Wat Na Phraname, Ayutthaya, Thailand

high-definition creative commons photographs from this temple in Ayutthaya, Thailand, which was not destroyed by the Burmese army, and which houses two famous Buddha Statues, together with some further information.

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Wat Na Phramane

This Wat, also known as Wat Na Phramen, was built in Ramathibodi II's period around 1499AD, and was then named Wat Phra Merurachikaram. When Thailand was defeated by the Burmese army in 1569, this is where the peace treaty was signed in front of the Buddha image, the scriptures and the monks.

Much later in 1760, when King Alaungpaya of Burma again invaded Thailand, he used this temple to set up his cannon, and having insisted on firing the cannon himself he was mortally wounded when it blew up, and died during the subsequent retreat to Burma. When Burma finally managed to sack Ayutthaya seven years later this temple was the only one not destroyed.

The Ubosot houses a regal Buddha statue which is characteristic of King Prasat Thong's period (1629-56). The full name of the statue is Phra Buddhanimitwichitmara Molee Si Sanphet Boromma Trilokanat, and, as it escaped the sacking of the city, it is in very good condition. The symbolism points to the unity of the Buddha and the King.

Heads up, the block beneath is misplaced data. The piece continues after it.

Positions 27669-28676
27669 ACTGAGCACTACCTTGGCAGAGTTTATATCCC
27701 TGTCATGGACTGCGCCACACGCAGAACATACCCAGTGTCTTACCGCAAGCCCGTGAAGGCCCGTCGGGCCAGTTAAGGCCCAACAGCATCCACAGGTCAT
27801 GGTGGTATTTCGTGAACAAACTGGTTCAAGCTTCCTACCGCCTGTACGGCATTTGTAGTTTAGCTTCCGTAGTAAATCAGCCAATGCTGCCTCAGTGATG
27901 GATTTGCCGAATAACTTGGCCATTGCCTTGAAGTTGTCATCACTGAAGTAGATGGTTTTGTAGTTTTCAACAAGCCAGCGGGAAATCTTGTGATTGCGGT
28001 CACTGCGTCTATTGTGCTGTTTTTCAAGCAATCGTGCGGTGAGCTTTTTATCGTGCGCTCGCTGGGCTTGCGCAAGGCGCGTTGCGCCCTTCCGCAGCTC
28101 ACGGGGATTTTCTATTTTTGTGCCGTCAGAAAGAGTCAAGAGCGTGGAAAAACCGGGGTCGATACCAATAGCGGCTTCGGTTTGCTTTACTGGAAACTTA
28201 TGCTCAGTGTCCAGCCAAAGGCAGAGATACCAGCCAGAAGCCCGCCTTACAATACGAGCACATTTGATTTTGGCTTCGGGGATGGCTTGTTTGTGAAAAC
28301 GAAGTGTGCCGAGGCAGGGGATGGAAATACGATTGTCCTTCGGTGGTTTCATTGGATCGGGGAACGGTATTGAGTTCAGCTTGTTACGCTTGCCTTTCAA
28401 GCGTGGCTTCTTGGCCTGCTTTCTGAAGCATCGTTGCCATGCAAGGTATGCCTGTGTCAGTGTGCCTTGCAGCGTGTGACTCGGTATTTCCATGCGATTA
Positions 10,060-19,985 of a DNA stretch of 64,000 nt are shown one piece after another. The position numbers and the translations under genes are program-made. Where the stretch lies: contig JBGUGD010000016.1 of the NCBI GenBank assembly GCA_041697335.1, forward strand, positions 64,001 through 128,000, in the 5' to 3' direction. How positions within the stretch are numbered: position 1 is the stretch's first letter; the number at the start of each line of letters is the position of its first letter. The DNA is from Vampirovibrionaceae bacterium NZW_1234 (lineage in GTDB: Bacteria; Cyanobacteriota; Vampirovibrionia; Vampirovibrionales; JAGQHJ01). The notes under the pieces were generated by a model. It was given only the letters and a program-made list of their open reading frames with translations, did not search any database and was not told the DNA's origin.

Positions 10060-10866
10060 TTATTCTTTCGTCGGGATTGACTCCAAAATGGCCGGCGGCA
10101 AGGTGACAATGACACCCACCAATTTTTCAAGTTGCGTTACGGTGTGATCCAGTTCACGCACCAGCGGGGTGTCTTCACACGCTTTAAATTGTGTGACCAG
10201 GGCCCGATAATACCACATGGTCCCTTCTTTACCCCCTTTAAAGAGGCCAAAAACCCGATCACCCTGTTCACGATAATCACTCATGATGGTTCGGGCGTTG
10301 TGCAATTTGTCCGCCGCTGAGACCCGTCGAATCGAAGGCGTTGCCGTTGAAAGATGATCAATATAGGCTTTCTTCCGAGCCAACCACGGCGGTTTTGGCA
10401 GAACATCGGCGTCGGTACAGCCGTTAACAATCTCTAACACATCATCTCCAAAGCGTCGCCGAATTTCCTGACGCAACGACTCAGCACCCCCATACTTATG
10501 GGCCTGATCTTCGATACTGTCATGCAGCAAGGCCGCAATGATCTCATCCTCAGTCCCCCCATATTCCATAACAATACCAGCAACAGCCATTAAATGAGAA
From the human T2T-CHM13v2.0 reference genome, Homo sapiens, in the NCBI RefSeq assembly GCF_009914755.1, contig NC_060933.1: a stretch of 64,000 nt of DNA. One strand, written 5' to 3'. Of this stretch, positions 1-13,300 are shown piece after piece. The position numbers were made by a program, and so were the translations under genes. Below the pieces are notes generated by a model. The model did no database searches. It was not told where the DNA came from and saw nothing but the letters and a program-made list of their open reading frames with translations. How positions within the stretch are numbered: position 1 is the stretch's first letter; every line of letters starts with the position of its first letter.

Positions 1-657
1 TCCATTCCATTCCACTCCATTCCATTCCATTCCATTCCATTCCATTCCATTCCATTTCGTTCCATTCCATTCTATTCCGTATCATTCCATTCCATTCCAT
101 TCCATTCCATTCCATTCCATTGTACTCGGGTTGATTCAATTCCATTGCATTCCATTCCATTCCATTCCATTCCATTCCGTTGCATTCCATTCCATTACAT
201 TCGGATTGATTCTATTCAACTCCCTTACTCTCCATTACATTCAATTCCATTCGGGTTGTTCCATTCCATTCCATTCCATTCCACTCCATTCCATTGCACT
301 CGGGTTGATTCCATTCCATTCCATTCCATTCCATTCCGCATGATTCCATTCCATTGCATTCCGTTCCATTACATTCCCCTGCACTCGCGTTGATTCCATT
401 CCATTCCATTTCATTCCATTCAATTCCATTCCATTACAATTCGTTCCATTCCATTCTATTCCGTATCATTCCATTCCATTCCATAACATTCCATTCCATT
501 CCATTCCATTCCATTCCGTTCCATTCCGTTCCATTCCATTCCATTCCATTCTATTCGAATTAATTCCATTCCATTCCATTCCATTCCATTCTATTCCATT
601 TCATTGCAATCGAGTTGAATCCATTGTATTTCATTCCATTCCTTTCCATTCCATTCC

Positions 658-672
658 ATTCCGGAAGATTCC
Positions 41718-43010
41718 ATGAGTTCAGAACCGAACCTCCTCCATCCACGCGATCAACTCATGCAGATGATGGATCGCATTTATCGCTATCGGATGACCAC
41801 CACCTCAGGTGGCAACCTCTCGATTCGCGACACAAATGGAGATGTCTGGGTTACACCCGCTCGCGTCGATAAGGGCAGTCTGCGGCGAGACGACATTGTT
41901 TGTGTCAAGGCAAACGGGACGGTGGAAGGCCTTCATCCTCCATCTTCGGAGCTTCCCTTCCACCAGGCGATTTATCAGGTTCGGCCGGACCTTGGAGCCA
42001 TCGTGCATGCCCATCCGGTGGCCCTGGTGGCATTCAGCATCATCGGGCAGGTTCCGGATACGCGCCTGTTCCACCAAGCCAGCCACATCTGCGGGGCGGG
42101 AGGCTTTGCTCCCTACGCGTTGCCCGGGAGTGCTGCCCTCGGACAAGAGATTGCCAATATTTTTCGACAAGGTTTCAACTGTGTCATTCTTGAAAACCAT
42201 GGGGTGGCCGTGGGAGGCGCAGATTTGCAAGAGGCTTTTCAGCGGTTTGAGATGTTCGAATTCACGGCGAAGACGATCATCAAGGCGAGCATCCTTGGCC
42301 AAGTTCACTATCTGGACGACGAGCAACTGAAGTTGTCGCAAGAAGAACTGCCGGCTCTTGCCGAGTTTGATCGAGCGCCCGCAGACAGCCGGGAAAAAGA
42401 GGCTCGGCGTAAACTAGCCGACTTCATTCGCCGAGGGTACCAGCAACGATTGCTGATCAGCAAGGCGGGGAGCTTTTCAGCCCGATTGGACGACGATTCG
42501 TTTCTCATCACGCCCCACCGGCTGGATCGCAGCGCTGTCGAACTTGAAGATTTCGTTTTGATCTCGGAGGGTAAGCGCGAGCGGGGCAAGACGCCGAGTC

In a side Vihan there is also a fine seated Buddha statue from the Dvarawati period, Phra Khandhararat, made from green sandstone, one of only a handful of such images in SE Asia (another seated image which is probably contemporary with this one, is found in the Ancient Mendut Temple near Borobudur).

text adapted from the signboards inside the grounds

Photographs by Anandajoti Bhikkhu

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